SAN FRANCISCO--PC maker Dell Inc. will become a private company under a leveraged buyout deal worth about $24.4 billion, the company said Tuesday (Feb. 5).
Under the terms of the deal, Michael Dell, the companyís chairman and CEO, will acquire Dell in partnership with Silver Lake Partners, a leveraged buyout specialty firm focused on high-tech.
The deal includes an unspecified amount of cash and equity contributed by Michael Dell, cash funded by investment funds affiliated with Silver Lake, a cash investment from an investment firm owned by Michael Dell and a $2 billion loan from Microsoft. Terms of the deal also include rollover of existing debt and debt financing committed by several financial institutions. A breakout of how much Michael Dell and Silver Lake are each investing was not immediately available.
Michael Dell already owns roughly 14 percent of Dellís common shares. He will continue to lead the company as chairman and CEO after the completion of the deal, Dell said.
Michael S. Dell
Dell stockholders will receive $13.65 in cash for each share of Dell common stock under the terms of the deal. According to Dell, the price represents a premium of 25 percent over Dellís closing stock price on Jan. 11, the last trading day before rumors that the company would go private were first published. The price also represents a 37 percent premium over Dellís average closing price during the 90 days prior to Jan. 11, Dell said.
Dellís stock price closed at $13.27 Monday.
Dell, founded in the mid-1980s, has in recent years battled rival Hewlett-Packard Co. for leadership in global PC sales.But in the fourth quarter of 2012, Dell trailed both HP and Chinaís Lenovo Group Ltd. with a PC market share of about 10 percent, according to Gartner Inc. Both HP and deal are facing increased competition from the likes of Lenovo, Acer and other OEMs based in Asia.
The numbers are really huge. You know I guess I would also want to go private. In times of financial instability there is no need for anyone to know the amounts like that. I mean I am curious where do they get billions of dollars while some have to obtain payday loans ( http://paydayloansat.com/ ) in order to buy some food for their families? Hopefully the deal is going to make sense, because it would be sad if all of those millions-billions are going to be wasted. I do not really see how this deal is going to help Dell itself? I see all of the advantages for shareholders and this is it so far. Thanx for the updates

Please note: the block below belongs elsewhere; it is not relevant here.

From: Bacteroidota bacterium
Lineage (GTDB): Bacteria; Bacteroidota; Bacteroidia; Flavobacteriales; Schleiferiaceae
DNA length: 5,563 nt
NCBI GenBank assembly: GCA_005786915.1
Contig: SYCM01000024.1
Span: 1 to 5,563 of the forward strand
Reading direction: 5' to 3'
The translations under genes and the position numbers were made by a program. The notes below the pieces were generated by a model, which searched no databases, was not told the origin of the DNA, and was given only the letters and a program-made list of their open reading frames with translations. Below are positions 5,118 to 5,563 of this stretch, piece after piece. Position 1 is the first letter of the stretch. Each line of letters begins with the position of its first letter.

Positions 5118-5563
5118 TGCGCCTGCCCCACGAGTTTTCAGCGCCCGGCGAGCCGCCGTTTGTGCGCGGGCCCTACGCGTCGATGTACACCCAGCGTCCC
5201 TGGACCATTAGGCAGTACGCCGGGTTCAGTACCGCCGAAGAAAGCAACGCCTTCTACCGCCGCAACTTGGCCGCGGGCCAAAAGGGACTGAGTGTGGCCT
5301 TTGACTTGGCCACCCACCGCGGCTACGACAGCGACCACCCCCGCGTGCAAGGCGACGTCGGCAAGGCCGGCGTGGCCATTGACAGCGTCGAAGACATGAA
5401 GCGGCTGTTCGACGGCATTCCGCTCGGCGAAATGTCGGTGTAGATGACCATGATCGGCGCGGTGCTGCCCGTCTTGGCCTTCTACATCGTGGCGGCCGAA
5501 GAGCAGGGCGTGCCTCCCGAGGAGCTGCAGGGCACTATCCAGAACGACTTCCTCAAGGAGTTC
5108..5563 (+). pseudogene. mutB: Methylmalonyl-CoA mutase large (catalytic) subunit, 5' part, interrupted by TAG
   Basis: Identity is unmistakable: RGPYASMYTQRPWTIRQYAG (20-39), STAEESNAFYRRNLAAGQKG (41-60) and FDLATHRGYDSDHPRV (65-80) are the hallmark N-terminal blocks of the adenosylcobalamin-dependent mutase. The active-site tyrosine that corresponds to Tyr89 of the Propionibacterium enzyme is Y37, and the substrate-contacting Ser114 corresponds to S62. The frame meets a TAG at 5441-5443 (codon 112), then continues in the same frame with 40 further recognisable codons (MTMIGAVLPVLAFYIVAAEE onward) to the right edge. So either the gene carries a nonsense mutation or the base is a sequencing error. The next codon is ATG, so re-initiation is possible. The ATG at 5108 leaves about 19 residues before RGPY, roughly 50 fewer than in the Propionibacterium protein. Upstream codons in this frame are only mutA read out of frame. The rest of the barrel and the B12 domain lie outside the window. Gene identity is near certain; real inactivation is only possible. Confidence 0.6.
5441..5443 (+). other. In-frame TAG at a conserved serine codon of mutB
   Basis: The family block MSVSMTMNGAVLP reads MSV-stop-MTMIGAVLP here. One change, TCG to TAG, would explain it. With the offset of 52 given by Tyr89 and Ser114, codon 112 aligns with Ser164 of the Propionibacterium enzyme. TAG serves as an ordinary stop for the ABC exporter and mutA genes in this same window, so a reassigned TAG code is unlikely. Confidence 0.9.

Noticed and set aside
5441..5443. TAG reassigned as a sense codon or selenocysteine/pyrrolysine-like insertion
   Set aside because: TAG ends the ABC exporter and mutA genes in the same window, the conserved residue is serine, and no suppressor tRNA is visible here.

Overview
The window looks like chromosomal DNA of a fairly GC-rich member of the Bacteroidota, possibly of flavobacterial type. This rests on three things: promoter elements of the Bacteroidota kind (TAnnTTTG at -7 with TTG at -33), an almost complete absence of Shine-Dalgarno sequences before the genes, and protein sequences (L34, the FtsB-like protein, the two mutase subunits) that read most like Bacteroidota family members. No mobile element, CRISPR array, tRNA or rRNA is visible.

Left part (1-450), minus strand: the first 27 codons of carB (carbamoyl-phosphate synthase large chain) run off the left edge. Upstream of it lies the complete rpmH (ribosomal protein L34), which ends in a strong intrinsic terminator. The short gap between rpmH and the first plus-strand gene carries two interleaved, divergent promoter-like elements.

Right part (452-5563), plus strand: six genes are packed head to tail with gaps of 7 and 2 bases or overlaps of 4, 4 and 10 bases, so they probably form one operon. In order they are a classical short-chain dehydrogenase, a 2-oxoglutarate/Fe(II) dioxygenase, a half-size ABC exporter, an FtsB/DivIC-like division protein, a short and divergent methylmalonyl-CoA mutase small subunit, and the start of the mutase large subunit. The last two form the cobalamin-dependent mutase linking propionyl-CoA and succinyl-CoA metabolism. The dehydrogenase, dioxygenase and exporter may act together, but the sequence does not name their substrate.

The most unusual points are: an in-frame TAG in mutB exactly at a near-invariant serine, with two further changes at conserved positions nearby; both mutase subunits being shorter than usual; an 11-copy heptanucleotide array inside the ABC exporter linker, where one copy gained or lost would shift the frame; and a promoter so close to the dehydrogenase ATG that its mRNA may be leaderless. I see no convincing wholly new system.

Dell's computer is always more expensive than other brands. They offer big discount coupons - Lots of them listed at http://www.gogoshopper.com/Dell-com-Home-coupons.html . But even after the discount, their price is no cheap at all. Go figure at Costco or Sam's club: with a similar configuration, Dell is at least $100 more expensive than HP. Now they finally announced XPS 13 Ultrabook. But the price is again not acceptable.
It looks like a good deal for the shareholders. The question is whether Dell will *survive*.
The PC market is a commodity market with commodity pricing and paper thin margins. Given equivalent specs, it mostly doesn't *matter* whose name is on the box, and the purchase decision comes down to price, with lowest cost producer winning. Dell hasn't been the lowest cost producer, and it's not clear it *can* be.
The pressures that drove Dell to this are the same ones that saw IBM exit from the PC business they began, selling out to Lenovo, and had HP announcing an intent (later reversed) to get out of the PC business as well. You simply can't make money selling PCs.
Taking the company private relieves the pressure from the public markets, looking for revenue and profits Dell probably *can't* make. But it doesn't relieve the pressure period: the funds that put up the money to make these leveraged buyouts do so in expectations that the company can be turned around and made profitable, and that they can then sell their stake for more than they invested and make money on the difference.
I foresee interersting times for Dell as they try to turn around the business.
The only reason I see for the privatization is so that the core direction can be changed. Stockholders demand returns on their investment and as DMcCunney says, the PC is a commodity market with razor thin margins. With the declining sales of PCs towards phablets, the margins eventually won't cover fixed costs.
By going private, previous dividends can be redirected to R&D so that Dell can reinvent itself. Or maybe even sell the PC division? Too early to speculate.